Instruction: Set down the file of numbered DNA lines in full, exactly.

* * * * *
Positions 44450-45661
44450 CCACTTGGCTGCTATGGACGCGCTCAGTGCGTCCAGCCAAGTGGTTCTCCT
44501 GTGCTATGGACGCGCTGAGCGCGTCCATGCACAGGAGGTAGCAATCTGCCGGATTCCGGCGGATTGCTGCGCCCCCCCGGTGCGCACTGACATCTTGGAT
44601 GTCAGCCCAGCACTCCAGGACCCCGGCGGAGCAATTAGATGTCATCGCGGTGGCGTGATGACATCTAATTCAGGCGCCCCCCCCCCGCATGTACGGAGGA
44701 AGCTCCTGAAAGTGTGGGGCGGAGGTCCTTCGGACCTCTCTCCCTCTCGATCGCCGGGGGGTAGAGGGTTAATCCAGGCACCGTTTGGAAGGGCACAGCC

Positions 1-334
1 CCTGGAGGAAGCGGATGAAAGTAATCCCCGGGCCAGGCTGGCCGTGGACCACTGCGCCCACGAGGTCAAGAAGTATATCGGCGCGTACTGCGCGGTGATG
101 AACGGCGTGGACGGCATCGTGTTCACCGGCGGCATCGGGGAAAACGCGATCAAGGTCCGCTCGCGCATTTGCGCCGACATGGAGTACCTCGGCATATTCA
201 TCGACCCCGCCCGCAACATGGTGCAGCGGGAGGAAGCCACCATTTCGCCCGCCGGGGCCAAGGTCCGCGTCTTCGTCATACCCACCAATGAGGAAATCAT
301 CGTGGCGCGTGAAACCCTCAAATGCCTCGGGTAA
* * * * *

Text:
Positions 44450-45661
44450 CCACTTGGCTGCTATGGACGCGCTCAGTGCGTCCAGCCAAGTGGTTCTCCT
44501 GTGCTATGGACGCGCTGAGCGCGTCCATGCACAGGAGGTAGCAATCTGCCGGATTCCGGCGGATTGCTGCGCCCCCCCGGTGCGCACTGACATCTTGGAT
44601 GTCAGCCCAGCACTCCAGGACCCCGGCGGAGCAATTAGATGTCATCGCGGTGGCGTGATGACATCTAATTCAGGCGCCCCCCCCCCGCATGTACGGAGGA
44701 AGCTCCTGAAAGTGTGGGGCGGAGGTCCTTCGGACCTCTCTCCCTCTCGATCGCCGGGGGGTAGAGGGTTAATCCAGGCACCGTTTGGAAGGGCACAGCC

Positions 1-334
1 CCTGGAGGAAGCGGATGAAAGTAATCCCCGGGCCAGGCTGGCCGTGGACCACTGCGCCCACGAGGTCAAGAAGTATATCGGCGCGTACTGCGCGGTGATG
101 AACGGCGTGGACGGCATCGTGTTCACCGGCGGCATCGGGGAAAACGCGATCAAGGTCCGCTCGCGCATTTGCGCCGACATGGAGTACCTCGGCATATTCA
201 TCGACCCCGCCCGCAACATGGTGCAGCGGGAGGAAGCCACCATTTCGCCCGCCGGGGCCAAGGTCCGCGTCTTCGTCATACCCACCAATGAGGAAATCAT
301 CGTGGCGCGTGAAACCCTCAAATGCCTCGGGTAA